Prof Motlatsi Thabane
Developing close reading skills
One of the most important skills in adeptly dealing with comprehension-related questions lies in your acquisition and refining close-reading competencies and strategies. The word comprehend means to understand, to fully grasp the essence of a text. When you comprehend a text you will take in, as it were, all the elements of a text, you nibble in, to speak using metaphors, your teeth into the heart of the text. You savour the text, immersing yourself in the texture of the text.
Close-reading involves deep observation and critical analysis of a text or comprehension passage. Close-reading strategies demands that the reader of a text pick even the salient nuances of a text, he or she must take in all the hues and details of a text which are not mentioned directly in the text. This skill takes time to hone, but with constant practice and hard work, it can be done. Let’s do that in a practical way. We are going to focus on a very small extract depicting how one aspiring ironman trained rigorously to realise his dream and the social and emotional toll the training exerted on the man and his family and how, finally he won, much to the happiness and excitement of his family. Here is the extract, as you read, please focus on the use of language to create meaning and effect. Let’s try to discern the feelings of the writer when her husband, eventually became an ironman.
“Because it’s there,’ I’d snarl to anyone who dared question why any sane mortal would tackle an Ironman. I enjoyed mercilessly shaming his less-than-supportive business partner into recognising the potentially boundless benefits of Sam’s well-publicised adventure for their newly-established, fledgling travel company. A flurry of online articles described me as ‘a runner married to a triathlete’ – it took me a few moments to recognise our family and beam with immeasurable pride.
Our son missed having Dad around at the weekends, especially if he woke up after Sam had left to train on a Saturday when sometimes there were tears. But he got used to the different dynamic. He was given an ‘Ironman’ superhero toy as a birthday gift by some relatives and immediately started making it swim, bike and run! The poor child thinks that this is how normal families operate.
Having said all that, watching Sam emerge god-like from the water, power past us on his bike and rocket down the finishing chute, head held high as our kids cheered with the crowd – utterly incredible and intoxicating, one of life’s rare pinnacles of perfection. It had been an epic journey for all of us. I’m so glad we did it. And next year? Well yes, it’s my turn.”
Have you seen how this extract is written in a very captivating way; it colourfully depicts the writer’s feelings of extreme excitement and euphoria when Sam completed the race successfully. The words, “having said all that” are colourful and conclusive. Before these words were uttered, the narrator was expressing her dissatisfaction about Sam’s involvement in sport and how demanding it was emotionally, physically and financially. But, now, the words show that the success overwhelmed even the sentiments or expressions of dissatisfaction registered earlier. One can also see that the writer is overwhelmed by pride and celebration at the success of her husband and she and the entire crowd were immersed in an “intoxicating” experience. Beer intoxicates, so the writer uses this word as a word picture to graphically show the intensity and pervasive nature of the happiness generated by Sam’s victory — it is as if they were overdrunk with the sense of success and accomplishment. Sam’s win evoked all those rare moments in life when all seems to be perfect and in its place; that is why the writer used the words, “life’s rare pinnacles of perfection” just to express that.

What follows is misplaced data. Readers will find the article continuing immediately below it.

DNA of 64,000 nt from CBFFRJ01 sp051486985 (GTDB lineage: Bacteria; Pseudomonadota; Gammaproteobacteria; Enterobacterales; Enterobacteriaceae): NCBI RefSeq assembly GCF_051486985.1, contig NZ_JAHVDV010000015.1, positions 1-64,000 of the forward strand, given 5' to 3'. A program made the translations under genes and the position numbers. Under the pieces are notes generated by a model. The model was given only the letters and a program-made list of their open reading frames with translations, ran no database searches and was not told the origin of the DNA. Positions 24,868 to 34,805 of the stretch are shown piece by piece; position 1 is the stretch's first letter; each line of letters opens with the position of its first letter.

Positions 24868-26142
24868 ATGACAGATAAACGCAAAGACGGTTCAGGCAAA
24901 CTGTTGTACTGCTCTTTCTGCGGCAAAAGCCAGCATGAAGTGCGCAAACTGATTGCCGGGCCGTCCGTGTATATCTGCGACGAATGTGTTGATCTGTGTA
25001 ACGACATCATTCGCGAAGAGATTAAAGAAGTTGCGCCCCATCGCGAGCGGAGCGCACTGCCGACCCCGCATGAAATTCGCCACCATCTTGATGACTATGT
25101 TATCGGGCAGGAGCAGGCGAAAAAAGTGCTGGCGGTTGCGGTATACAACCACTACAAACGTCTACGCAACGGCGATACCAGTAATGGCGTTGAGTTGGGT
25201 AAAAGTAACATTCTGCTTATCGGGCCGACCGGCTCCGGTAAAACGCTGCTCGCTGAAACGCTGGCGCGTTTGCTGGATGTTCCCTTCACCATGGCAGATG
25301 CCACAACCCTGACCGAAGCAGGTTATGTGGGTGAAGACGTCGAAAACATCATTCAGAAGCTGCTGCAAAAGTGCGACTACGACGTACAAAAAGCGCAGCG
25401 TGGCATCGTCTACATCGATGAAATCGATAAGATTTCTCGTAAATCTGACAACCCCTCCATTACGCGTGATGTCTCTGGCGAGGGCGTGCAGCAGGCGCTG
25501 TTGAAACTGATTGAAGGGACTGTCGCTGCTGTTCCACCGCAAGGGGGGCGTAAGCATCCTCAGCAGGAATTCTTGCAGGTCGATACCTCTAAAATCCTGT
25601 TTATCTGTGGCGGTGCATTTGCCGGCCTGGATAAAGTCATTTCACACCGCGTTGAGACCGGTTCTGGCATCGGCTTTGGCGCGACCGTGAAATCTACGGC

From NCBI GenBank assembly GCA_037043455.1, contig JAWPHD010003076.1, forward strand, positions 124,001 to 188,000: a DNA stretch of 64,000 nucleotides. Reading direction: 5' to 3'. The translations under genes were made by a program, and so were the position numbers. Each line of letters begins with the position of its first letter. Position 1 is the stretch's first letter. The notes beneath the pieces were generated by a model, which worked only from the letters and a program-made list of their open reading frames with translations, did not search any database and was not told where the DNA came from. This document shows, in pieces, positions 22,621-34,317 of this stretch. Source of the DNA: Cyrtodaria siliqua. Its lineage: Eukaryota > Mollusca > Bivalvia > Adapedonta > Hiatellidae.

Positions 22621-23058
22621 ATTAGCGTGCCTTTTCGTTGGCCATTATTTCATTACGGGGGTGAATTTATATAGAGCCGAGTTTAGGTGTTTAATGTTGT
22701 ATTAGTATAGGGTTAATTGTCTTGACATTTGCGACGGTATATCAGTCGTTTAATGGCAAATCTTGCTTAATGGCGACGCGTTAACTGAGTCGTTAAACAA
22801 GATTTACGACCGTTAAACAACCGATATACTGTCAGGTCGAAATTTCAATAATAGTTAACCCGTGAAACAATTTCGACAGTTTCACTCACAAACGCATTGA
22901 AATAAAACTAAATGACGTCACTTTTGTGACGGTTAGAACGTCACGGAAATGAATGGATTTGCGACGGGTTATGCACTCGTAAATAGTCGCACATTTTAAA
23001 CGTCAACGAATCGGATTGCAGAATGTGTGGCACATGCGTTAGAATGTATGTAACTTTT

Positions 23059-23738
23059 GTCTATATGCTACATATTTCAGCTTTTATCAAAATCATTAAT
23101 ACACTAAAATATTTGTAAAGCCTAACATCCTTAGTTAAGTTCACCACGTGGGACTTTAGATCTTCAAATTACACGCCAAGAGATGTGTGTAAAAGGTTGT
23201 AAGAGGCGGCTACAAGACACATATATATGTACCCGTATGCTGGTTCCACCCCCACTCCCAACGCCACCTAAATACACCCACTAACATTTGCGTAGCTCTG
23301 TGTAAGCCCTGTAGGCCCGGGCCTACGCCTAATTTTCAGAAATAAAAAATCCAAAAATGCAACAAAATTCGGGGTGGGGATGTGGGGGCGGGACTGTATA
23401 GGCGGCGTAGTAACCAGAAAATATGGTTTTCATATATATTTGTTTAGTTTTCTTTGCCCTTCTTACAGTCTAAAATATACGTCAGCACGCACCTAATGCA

Have you also noticed how the writer uses a lot of word pictures to describe her reactions about people’s views regarding her husband’s involvement in the ironman race? One such word, a word picture is “flurry.” The word explains the immensity as well as the amount of excitement and frenzy of publicity generated by Sam’s attempt to be the iron man. This word is apt in describing the writer’s admiration for her husband’s feat and the publicity and excitement generated.
Let’s now focus on another text, let’s focus on how the extract reveals why people hate snakes as a result of the misconceptions they have about them. But notice how the writer arguably writes to endear us to the world of snakes and some of their very positive attributes. Let’s nibble at the text of the extract.
“In the United States, for example, public outcry based on fear and misinformation recently halted a scientifically sound conservation plan for timber rattlesnakes. Another project at the same location that involved releasing eagles was embraced by the community. Rattlesnakes are no less important than eagles. In fact, they may help reduce the incidence of Lyme disease, which affects thousands of people each year, by reducing the number of rodents that harbour this disease. But emotions override facts, it seems, where snakes are concerned. Snakes play an integral role in maintaining balance in the ecosystem – in most ecosystems on earth, snakes can be both predator and prey. When a large prey-population attracts and sustains a large snake population, those snakes become prey for birds, mammals and even other snakes! As predators, snakes keep prey-populations in balance. Snakes provide an easy, environmentally friendly, free and natural pest-control service. But snakes are worth saving not because of what they can do for us, but because of who they are. Snakes share many behaviours with us, behaviours we value. They have friends. They take care of their kids and even their friends’ kids too. Want to help us change how people view and treat snakes? Visit the World Snake Day website.”